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Jury in phone-hacking trial played recording of hacker Glenn Mulcaire 'blagging' voicemail PINs from phone company

The trial of former News International chief executive Rebekah Brooks, the prime minister's former director of communications Andy Coulson and six others began at the Old Bailey on 28 October. The Drum will be in court for the duration of the trial, which is expected to last at least four months, and will provide comprehensive updates on this blog.

The trial is scheduled to examine seven counts that include conspiracy to intercept communications in the course of their transmission, conspiracy to commit misconduct in public office, and conspiracy to pervert the course of justice.

Coverage will be provided by James Doleman, who was acclaimed for his exhaustive and responsible reporting of the Tommy Sheridan perjury trial.

Trial: The prosecution opening statement continues at the Old Bailey

This morning at the Old Bailey trial of Rebekah Brooks, Andrew Coulson and six others, Andrew Edis QC for the prosecution told the court about the alleged services Glenn Mulcaire, the convicted phone hacker, provided for the now defunct News of the World.

Mulcaire joined the paper’s “special investigation team” in June 2001. Initially employed on a freelance basis, Mulcaire was given a written contract in September 2001 which guaranteed a payment of nearly £100,000 per annum. As his direct boss, Greg Miskiw did not have the authority to agree such a contract, only senior management, and Edis suggested that it was inconceivable that no-one asked “What are we paying this chap for?” or enquired what “valuable service” he was providing the paper.

The jury was then played audio, recorded by Mulcaire himself, of an instance of “blagging”. Mulcaire was heard phoning mobile telephone provider O2, passing himself off as an employee by using the password “Albatross” and acquiring the PIN voicemail number of various phones.

Edis then took the jury through the timelines of three alleged instances of phone hacking; those of Tessa Jowell, John Prescott and Frederick Windsor. In each case, Mulcaire was tasked by the paper, acquired the PIN numbers of the target in question, made an exploratory call to check the number and then hacked into the voicemail. The court was also told that not all of the alleged hacking was done by Glenn Mulcaire as records showed that some voicemails were accessed through a private telephone number at News International headquarters in Wapping, London. The court was shown emails that the prosecution say were between Mulcaire and Ian Edmondson at the News of the World, which list mobile numbers and the PIN needed to access voicemails.

The jury were also shown evidence that Mulcaire had hacked into the messages of journalists at the Mail on Sunday. Edis told the court that no journalist wanted to be “scooped” and the easiest way to find out what a rival knew was to “hack their phone”, describing journalism as a "dog eat dog world".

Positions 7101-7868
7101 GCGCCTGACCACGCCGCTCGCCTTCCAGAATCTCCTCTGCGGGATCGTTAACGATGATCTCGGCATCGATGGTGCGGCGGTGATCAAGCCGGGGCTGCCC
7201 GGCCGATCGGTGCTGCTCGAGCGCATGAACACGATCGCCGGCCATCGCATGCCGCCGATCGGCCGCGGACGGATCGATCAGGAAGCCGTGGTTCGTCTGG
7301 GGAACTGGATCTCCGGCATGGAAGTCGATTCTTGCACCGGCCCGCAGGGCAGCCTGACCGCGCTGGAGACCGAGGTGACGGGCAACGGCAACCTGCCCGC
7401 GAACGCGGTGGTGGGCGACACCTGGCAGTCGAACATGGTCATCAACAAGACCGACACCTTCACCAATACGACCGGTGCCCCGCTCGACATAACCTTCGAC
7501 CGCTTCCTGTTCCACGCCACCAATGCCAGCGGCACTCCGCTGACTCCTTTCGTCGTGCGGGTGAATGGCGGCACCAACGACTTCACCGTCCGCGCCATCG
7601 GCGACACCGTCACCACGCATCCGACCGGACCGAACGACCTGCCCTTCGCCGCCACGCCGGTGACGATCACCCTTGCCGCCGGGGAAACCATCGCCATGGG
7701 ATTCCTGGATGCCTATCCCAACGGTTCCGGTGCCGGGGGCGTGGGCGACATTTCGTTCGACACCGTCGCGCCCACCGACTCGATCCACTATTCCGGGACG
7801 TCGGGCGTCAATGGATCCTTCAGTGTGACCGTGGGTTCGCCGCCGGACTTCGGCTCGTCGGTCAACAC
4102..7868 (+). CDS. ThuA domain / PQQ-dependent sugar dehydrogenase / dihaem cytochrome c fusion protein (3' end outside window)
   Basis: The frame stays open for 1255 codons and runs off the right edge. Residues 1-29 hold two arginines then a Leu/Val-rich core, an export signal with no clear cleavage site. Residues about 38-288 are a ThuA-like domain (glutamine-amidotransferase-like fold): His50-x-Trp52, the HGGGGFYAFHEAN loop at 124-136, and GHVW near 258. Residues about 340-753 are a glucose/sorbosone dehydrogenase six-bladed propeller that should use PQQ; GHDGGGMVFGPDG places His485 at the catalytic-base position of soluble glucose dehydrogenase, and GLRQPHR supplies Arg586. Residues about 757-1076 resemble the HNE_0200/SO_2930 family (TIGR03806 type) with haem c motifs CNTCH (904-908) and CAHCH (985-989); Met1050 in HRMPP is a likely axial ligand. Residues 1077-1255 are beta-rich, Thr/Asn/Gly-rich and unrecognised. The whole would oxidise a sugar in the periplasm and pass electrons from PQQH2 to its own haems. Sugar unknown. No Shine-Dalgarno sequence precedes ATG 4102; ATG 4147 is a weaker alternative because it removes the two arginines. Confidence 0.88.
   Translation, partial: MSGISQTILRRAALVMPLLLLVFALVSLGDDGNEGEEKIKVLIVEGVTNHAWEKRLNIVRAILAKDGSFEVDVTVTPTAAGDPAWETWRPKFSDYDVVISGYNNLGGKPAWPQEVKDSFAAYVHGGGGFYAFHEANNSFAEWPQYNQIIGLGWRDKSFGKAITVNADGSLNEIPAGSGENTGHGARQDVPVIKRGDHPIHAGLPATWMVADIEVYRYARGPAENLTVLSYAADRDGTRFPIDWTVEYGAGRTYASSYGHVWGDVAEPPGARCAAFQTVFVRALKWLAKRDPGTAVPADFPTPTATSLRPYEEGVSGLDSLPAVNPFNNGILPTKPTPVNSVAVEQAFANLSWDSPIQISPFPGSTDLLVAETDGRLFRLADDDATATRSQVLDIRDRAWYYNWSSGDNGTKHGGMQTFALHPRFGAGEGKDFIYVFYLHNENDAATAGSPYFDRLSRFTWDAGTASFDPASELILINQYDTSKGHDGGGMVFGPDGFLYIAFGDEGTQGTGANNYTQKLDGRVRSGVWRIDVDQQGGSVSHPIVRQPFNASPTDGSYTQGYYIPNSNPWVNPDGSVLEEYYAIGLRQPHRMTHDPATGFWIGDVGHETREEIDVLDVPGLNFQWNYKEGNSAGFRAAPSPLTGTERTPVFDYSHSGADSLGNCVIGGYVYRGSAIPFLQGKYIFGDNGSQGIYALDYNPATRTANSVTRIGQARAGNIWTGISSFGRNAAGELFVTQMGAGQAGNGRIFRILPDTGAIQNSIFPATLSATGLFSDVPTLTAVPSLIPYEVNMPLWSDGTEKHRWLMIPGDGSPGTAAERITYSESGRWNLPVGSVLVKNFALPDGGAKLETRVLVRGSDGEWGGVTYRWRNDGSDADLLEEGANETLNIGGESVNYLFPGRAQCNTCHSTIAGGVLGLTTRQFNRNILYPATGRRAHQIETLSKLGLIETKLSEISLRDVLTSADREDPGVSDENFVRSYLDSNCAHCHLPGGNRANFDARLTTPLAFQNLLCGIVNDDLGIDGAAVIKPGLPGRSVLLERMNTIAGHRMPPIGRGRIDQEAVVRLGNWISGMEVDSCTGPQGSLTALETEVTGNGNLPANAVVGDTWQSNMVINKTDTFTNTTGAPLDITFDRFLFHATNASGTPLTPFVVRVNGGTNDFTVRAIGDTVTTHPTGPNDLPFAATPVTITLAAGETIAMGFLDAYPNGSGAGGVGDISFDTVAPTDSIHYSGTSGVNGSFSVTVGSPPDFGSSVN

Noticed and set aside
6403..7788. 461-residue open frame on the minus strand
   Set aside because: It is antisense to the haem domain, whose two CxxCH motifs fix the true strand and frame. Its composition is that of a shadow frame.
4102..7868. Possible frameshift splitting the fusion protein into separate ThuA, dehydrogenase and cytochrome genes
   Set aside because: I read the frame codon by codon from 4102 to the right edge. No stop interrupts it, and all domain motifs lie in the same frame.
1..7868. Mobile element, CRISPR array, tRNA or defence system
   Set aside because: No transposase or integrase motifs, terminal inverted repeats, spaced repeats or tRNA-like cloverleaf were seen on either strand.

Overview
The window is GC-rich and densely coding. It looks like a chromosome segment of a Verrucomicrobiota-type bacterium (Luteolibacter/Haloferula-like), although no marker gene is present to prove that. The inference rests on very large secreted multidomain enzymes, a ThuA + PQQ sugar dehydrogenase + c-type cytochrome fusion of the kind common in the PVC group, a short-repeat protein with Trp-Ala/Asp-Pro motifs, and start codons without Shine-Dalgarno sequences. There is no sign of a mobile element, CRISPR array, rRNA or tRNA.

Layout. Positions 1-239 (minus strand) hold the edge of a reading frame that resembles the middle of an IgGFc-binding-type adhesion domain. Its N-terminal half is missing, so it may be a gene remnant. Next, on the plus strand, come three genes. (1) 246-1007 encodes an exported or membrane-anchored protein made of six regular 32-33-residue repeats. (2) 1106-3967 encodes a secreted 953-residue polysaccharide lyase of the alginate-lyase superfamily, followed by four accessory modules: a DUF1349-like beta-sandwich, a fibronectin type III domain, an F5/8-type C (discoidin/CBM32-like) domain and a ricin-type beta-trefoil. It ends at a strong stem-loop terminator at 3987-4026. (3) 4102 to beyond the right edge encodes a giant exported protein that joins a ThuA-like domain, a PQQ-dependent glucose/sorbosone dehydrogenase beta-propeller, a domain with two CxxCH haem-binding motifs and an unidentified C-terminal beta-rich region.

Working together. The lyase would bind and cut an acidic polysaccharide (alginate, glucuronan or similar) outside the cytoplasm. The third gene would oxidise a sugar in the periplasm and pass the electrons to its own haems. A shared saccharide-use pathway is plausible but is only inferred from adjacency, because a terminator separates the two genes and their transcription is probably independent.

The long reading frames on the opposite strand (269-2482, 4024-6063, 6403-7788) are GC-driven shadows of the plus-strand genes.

The court then took a short break

When the trial resumed, Edis then began to look at the details of Mulcaire’s employment by the News of the World. Mulcaire was on an exclusive contract of around £100,000 per annum. Under Rebekah Brooks' editorship he had also received additional payments per story, however when Andy Coulson took over he “quickly put a stop to that”. Mr Edis then put it to the jury that it would be “difficult for Mr Coulson to put a stop to something he didn’t know about”.

The prosecuting QC then brought into evidence a News of the World article about a charity football match its employees had arranged. In the piece, Mulcaire is named as part of the paper’s “special investigations unit” and referred to jokingly as “Trigger”. Mr Edis told the jury that Rebekah Brooks had said that she had never heard of Mulcaire until he was arrested. Pointing to the article Edis, put it to the jury that all Brooks would have to have done to find out about Mulcaire was to look at the News of the World, which was, as he said yesterday,"Hardly War and Peace", remarking: “The principle person who should read her own paper is it’s editor.”

Edis then brought into evidence emails about the financial situation at the News of the World in 2001. Revenue was falling and cost-cutting measures had been introduced, including a recruitment freeze and a requirement that any spending over £2,000 be approved by senior management. He asked in this climate how Mulcaire could be employed at £100,000 per annum and “no-one questioned this at all?” He also told the court that Mulcaire continued to be employed on a freelance basis despite moves at the paper to check that people being paid gross salaries were really freelance writers. He asked “Why did this not apply to Mulcaire? They knew he was committing crimes and had to be kept under wraps.”

Court then adjourned for lunch, returning this afternoon to resume the prosecution opening statement. The defendants deny the charges.